Maranta is the type-genus of Marantaceae, and is named in honor of Bartolomeo Maranta, an Italian physician and botanist of the 16th century who organized his knowledge of botanical pharmacology by nomenclature, species identification and medicinal properties.
‘Prayer plant’ is a colloquial term that refers to members of genus Maranta, to which genus Calathea is closely-related. In reality, both are considered to be ‘prayer plants.’ The name comes from the tendency of plants in this family to droop, or ‘pray’ at night. Some of the most popular prayer plants in cultivation are Maranta leuconeura or M. leuconeura ‘Tricolor.’ Many species of Maranta produce rosmarinic acid, one of the active components of rosemary that give it the characteristic rosemary scent.
Prayer Plant Care
Thrives in medium to bright indirect light. Not suited for intense, direct sun.
Water every 1–2 weeks, allowing the soil to dry out half way down between waterings. Expect to water more often in brighter light and less often in lower light.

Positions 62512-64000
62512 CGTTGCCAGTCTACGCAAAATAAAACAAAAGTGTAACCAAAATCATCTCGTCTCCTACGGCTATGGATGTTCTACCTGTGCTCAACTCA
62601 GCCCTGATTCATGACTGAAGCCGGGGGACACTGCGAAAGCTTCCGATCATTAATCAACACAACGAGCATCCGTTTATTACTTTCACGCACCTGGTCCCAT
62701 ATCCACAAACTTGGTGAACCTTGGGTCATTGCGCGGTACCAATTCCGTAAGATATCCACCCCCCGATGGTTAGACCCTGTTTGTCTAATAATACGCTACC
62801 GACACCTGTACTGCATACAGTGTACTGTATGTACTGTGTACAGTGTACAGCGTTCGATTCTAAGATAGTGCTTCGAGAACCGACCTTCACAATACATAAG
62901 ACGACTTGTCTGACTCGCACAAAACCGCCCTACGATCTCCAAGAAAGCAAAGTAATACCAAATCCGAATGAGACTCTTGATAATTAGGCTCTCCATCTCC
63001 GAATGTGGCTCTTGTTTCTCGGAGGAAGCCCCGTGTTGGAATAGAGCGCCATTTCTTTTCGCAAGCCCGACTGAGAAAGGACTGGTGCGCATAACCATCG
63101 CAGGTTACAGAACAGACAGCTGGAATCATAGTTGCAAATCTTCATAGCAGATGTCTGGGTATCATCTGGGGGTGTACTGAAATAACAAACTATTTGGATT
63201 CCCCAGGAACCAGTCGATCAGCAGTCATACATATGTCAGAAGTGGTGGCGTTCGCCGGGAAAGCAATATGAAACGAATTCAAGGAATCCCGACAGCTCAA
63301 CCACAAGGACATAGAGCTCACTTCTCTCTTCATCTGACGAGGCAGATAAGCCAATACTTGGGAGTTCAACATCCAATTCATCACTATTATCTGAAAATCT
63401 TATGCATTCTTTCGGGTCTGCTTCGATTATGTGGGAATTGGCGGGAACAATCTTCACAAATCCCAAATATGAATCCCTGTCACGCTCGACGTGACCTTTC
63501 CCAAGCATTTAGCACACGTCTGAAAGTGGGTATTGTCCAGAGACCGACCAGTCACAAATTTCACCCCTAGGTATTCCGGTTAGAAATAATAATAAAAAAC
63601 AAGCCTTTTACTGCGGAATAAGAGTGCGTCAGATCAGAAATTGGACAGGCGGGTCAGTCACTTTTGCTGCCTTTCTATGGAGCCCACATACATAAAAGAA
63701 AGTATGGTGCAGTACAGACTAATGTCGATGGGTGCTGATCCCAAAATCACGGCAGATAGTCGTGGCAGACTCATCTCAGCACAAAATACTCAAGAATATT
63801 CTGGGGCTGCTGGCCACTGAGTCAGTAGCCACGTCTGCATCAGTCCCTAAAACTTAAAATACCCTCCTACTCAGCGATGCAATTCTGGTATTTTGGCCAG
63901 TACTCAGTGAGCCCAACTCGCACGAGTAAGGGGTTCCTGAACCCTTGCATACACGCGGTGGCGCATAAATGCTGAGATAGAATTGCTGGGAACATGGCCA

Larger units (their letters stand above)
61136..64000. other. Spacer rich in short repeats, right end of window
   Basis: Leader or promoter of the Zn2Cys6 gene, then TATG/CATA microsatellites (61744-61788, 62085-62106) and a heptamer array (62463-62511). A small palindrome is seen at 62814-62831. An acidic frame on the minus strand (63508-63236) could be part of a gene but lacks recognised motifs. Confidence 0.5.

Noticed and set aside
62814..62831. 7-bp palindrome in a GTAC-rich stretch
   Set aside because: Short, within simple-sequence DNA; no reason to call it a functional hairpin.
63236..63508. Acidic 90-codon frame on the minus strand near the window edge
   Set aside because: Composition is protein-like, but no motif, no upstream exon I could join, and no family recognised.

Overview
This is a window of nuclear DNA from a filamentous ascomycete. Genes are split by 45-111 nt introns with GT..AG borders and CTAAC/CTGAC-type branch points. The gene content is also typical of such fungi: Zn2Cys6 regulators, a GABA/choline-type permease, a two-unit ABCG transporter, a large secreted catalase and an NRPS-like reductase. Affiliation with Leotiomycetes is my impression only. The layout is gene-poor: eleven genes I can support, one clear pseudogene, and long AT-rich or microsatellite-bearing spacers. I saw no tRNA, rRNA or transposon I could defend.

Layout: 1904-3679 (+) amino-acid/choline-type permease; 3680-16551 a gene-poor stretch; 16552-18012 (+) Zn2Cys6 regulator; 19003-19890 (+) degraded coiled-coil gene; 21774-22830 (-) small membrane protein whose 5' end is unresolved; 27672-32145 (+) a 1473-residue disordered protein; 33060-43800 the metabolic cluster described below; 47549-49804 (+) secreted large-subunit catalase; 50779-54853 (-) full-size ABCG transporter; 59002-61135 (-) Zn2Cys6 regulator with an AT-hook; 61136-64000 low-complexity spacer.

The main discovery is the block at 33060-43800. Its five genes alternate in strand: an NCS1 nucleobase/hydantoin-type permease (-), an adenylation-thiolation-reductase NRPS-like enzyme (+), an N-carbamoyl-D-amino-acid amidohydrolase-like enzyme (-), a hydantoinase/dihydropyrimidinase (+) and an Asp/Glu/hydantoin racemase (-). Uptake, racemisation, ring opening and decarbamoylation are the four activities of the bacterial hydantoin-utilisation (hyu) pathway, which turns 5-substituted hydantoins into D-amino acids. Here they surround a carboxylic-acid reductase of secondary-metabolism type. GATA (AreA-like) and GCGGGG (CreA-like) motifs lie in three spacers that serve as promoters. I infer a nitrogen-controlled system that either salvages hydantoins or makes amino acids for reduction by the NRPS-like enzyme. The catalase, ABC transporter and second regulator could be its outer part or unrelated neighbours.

Marantas can be sensitive to hard tap water. Try using filtered water or leaving water out overnight before using.
Normal room humidity is fine, but it prefers more humidity if possible.
65°F–85°F (18°C–30°C). It’s best not to let it go below 60°F (15°C).
Common Issues with Prayer Plants
SYMPTOM: Curling leaves with brown tips
CAUSE: Not enough humidity
SYMPTOM: Washed out coloring or brown blotches on leaves
CAUSE: Too much direct sun
SYMPTOM: Yellowing leaves, rotting stems
Are Prayer Plants Toxic?
This plant is pet-friendly and is not toxic to cats or dogs. Best practice is always to keep houseplants out of reach of small children and pets.